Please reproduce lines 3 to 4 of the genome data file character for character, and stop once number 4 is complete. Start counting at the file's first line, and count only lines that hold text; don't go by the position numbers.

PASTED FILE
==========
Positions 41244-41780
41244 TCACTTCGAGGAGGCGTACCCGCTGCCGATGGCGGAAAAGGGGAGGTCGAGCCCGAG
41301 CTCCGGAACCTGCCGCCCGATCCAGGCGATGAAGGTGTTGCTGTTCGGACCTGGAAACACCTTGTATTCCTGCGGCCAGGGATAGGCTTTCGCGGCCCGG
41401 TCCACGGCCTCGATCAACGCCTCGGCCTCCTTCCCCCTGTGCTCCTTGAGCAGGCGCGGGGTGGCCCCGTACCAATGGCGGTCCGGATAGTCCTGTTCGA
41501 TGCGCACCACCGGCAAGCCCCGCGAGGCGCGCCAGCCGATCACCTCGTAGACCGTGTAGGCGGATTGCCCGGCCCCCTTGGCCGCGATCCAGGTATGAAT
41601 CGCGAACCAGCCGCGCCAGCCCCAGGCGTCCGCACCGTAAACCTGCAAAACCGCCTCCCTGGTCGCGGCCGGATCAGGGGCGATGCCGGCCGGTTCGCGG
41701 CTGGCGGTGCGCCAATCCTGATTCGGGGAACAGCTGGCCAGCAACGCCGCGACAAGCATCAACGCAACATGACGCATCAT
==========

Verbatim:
41301 CTCCGGAACCTGCCGCCCGATCCAGGCGATGAAGGTGTTGCTGTTCGGACCTGGAAACACCTTGTATTCCTGCGGCCAGGGATAGGCTTTCGCGGCCCGG
41401 TCCACGGCCTCGATCAACGCCTCGGCCTCCTTCCCCCTGTGCTCCTTGAGCAGGCGCGGGGTGGCCCCGTACCAATGGCGGTCCGGATAGTCCTGTTCGA